As a brief, and possibly irrelevant, comparison, the Met currently has 3.71 officers per 1,000 population and 2.84 Constables per 1,000 population, with far fewer rural areas to police, and for Cross Reference purposes Home Office stats show that Dyfed Powys currently has 2.16 Officers per 1,000 population and 1.6 Constables for the same figure.

Maybe I should submit my concerns to Bernard Jenkins’ PASC session looking a Crime Stats. More wholesale ‘fudging’ of figures is my view, with no valid reason other than make the situation look better than it really is.

One more time I find myself saying “Don’t fudge the stats. Good, Bad or Indifferent, tell us the TRUTH

Behind the cynicism are some serious questions;

Is a figure of less than 2 Police Officers per 1,000 head of population sufficient to ensure Public Safety?

Is a figure of less than 2 Police Officers per 1,000 head of population sufficient to ensure Officer Safety?

Why have these two Forces (and probably others too) seemingly reduced their official establishments BELOW their 2015 Target Figure?

Why do the Home Office and HMIC use different comparators for illustrating Policing Strengths?

Is this compatible with an Investors in People Gold Accreditation Award?

I’ll happily accept answers in the Comments Section from any ACPO officers who can answer any or all of these questions, thank you.

Cut Price ‘Tecs

Once again I am indebted, this time I owe my gratitude to @LaptopCop for bringing this latest farce to my attention.

Avon and Somerset Police are advertising to recruit what they describe as a Priority Crime Support Officer.  There is currently one post advertised, I know not if others already exist or whether this is a pilot scheme.  It is advertised as a permanent position, 37 hours per week and paying £23,799 – £25,449 per annum.

As for a Job Description, I quote from the advert;

“Priority crimes are those which cause the most harm to the community – burglary, robbery, violence, theft of and from motor vehicles.

We are seeking to recruit a member of staff who can complete full enquiries in the course of an investigation of an offence for which a person is detained. You will interview the detained persons (including those in prison), prepare prosecution files and obtain additional statements. You will also obtain and execute search warrants, seize evidence and carry out searches.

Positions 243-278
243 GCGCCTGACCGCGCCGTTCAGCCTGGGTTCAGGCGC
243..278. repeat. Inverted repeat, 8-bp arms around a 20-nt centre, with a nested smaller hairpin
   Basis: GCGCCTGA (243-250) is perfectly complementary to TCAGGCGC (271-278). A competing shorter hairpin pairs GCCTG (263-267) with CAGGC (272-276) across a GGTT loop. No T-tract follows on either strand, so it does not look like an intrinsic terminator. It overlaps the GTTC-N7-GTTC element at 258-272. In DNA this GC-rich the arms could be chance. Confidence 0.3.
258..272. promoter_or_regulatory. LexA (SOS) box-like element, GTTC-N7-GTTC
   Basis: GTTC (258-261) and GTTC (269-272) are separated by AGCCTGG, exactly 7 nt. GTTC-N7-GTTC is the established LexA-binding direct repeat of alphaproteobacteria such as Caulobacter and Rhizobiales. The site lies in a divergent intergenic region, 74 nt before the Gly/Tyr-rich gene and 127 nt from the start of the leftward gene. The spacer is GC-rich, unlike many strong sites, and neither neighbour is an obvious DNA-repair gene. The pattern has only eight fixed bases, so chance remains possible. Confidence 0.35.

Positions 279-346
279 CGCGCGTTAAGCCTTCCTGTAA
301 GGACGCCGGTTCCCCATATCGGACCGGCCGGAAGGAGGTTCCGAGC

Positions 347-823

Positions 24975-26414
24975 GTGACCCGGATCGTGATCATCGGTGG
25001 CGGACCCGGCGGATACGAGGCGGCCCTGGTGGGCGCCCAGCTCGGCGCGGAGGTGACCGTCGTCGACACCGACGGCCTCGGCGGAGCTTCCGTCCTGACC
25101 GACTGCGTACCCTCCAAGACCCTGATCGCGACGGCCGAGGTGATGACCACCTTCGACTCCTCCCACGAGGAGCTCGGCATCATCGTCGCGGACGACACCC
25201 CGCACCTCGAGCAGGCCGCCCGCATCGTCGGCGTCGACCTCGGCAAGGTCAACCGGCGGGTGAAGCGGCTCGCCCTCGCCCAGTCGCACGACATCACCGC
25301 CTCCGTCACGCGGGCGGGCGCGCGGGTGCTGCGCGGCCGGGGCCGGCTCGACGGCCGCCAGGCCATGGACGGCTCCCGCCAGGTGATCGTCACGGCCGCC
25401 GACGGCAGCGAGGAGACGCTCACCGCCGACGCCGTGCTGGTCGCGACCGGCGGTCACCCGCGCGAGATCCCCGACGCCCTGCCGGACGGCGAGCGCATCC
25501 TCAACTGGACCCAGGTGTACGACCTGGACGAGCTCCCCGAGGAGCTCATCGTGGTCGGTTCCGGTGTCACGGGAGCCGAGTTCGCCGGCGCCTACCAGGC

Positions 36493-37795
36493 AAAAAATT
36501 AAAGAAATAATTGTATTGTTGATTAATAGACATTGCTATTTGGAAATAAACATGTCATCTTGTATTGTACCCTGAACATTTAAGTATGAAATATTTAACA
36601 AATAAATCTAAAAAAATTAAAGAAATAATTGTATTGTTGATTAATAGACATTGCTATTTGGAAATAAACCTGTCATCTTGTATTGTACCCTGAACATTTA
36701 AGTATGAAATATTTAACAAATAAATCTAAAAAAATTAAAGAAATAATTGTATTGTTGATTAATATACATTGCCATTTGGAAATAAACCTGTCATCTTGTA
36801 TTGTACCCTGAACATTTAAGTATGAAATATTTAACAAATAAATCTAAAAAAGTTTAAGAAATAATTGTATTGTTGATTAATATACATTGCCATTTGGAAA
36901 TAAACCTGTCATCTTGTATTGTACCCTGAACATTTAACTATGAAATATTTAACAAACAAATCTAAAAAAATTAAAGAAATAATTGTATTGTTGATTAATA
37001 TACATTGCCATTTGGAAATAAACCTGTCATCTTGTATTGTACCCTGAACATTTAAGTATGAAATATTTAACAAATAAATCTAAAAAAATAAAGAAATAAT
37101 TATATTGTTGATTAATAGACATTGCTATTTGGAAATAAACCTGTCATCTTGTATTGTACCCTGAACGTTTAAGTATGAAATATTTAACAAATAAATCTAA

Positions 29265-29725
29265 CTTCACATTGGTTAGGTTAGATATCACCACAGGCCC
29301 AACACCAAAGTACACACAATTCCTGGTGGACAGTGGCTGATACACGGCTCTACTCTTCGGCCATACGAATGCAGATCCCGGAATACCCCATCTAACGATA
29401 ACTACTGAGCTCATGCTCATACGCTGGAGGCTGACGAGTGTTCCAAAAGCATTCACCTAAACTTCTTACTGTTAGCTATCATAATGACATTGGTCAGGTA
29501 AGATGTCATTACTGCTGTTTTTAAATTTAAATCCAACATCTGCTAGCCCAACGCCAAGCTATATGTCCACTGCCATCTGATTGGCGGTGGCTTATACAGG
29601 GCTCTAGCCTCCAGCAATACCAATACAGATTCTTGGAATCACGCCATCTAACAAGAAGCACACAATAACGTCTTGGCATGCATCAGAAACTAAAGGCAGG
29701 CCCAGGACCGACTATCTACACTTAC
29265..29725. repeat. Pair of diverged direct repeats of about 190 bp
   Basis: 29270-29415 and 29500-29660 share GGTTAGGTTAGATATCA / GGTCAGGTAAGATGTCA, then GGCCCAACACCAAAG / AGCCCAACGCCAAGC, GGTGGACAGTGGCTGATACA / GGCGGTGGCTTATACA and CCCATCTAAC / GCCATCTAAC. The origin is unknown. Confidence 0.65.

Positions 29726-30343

You must have experience of preparing prosecution files, gathering information and producing statements as well as be prepared to attend court to give evidence as required. You will need to hold a full current driving licence and be prepared to transport detainees around the force area. Knowledge of the Police and Criminal Evidence Act 1984 would be advantageous.”

Sorry, couldn’t resist that last bit of ‘bolding’.

The Job Spec then goes on to usefully tell me what the ‘Shortlisting Criteria’ are;

  • Hold a full current driving licence and prepared to transport detainees around the force area
  • Computer literate
  • Experience of interviewing in a range of situations
  • Experience of preparing prosecution files
  • Experience of producing statements
  • Experience of gathering information
  • Prepared to attend court to give evidence

Additionally, the following qualities/skills would be USEFUL;

  • Experience of interviewing witnesses and /or suspects
  • Knowledge of the Police and Criminal Evidence Act 1984

The successful applicant will report to the PS/DS in charge.

Now call me old fashioned but this sounds very much like an advert for a DC/PC/TI, but without a Warrant Card, and the advert states that this is post-arrest.  Get your applications in quick, interviewing is on the 18th of this month.

I fully accept that this is only one post within the whole force, but who knows what’s behind it. Can any of our Avon & Somerset colleagues enlighten us?

A cynical person might think that this was a Force dipping a toe in the water to see if they can investigate Major Crime on the cheap.